Although they span most of North America, Red-winged Blackbirds (Passeriformes: Icteridae: Agelaius phoeniceus) are absent here in Michigan in the winter. In the summer, however, they’re exceedingly abundant. I frequently see males high atop trees, cattails, and other foliage calling for females. They seem especially common in wetland areas, but I often see them in meadows and on the edges of fields as well.
During breeding season males establish territories and vigorously defend them from intruders. Most males breed with multiple females, and some can host over a dozen nesting females in their territories.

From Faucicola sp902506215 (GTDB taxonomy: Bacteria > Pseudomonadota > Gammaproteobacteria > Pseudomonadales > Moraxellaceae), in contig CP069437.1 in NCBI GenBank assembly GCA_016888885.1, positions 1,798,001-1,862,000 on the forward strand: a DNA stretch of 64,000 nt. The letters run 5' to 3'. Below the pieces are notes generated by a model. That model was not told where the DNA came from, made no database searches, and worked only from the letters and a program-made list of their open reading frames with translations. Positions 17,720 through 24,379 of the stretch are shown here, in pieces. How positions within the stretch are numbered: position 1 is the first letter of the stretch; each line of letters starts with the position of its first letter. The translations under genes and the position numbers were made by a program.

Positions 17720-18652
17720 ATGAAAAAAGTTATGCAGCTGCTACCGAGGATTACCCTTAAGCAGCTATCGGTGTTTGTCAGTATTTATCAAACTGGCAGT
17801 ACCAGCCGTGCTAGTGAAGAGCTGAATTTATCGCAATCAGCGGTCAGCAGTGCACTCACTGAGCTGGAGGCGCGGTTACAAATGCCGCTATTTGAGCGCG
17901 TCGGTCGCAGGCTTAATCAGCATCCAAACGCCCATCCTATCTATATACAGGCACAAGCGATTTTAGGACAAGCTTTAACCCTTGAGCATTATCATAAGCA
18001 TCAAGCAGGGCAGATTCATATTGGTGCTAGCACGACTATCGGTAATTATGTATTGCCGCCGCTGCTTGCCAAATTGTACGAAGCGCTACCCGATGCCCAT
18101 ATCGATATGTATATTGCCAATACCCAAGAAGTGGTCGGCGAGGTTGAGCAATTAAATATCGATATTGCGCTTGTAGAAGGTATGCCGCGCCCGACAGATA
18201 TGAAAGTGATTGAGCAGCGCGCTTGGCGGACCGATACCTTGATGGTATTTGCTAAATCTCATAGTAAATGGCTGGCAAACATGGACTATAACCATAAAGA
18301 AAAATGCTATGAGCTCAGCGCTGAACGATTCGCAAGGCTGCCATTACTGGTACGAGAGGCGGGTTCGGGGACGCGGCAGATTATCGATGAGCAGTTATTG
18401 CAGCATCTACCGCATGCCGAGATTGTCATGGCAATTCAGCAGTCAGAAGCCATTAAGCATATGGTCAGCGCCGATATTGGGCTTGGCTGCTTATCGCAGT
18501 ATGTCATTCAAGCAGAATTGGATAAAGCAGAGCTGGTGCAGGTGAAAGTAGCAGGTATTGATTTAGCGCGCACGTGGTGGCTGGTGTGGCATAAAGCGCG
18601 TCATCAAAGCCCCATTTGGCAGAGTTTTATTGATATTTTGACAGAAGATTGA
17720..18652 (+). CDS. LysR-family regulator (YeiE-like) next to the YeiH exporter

Females bear much plainer plumage, perhaps to help them blend in with their surroundings. They tend to build their nests in low foliage just above the ground or water. These structures are intricately woven, providing sturdy homes in which to rear the next generation.